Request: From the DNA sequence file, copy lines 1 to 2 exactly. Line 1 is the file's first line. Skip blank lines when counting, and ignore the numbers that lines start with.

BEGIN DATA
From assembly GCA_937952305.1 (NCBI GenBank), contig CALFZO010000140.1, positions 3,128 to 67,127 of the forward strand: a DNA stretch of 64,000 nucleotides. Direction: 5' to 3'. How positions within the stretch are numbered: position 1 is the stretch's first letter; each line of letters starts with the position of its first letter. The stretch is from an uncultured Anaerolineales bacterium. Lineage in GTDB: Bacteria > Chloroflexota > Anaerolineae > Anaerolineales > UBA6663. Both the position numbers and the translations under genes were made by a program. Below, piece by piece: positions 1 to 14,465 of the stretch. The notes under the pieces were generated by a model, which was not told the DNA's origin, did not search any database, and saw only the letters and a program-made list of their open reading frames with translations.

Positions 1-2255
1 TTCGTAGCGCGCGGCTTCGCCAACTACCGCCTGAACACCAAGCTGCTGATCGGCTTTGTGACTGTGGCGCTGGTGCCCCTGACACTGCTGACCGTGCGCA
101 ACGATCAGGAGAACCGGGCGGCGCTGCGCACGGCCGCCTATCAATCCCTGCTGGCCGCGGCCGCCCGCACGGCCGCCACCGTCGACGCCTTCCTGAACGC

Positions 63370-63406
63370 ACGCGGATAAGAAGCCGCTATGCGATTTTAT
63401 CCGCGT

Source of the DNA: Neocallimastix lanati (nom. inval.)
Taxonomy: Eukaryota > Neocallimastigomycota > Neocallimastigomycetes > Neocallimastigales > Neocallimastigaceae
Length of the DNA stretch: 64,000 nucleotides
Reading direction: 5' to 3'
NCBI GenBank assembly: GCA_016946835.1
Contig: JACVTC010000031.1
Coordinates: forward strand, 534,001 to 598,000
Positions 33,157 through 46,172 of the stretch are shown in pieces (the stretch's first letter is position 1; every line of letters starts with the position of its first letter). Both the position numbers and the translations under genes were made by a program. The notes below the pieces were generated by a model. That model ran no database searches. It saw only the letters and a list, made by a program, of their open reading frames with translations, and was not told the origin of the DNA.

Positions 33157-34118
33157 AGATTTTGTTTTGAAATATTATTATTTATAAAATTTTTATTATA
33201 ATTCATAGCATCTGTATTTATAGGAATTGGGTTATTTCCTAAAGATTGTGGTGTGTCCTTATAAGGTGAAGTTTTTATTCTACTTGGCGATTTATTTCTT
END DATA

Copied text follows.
From assembly GCA_937952305.1 (NCBI GenBank), contig CALFZO010000140.1, positions 3,128 to 67,127 of the forward strand: a DNA stretch of 64,000 nucleotides. Direction: 5' to 3'. How positions within the stretch are numbered: position 1 is the stretch's first letter; each line of letters starts with the position of its first letter. The stretch is from an uncultured Anaerolineales bacterium. Lineage in GTDB: Bacteria > Chloroflexota > Anaerolineae > Anaerolineales > UBA6663. Both the position numbers and the translations under genes were made by a program. Below, piece by piece: positions 1 to 14,465 of the stretch. The notes under the pieces were generated by a model, which was not told the DNA's origin, did not search any database, and saw only the letters and a program-made list of their open reading frames with translations.

Positions 1-2255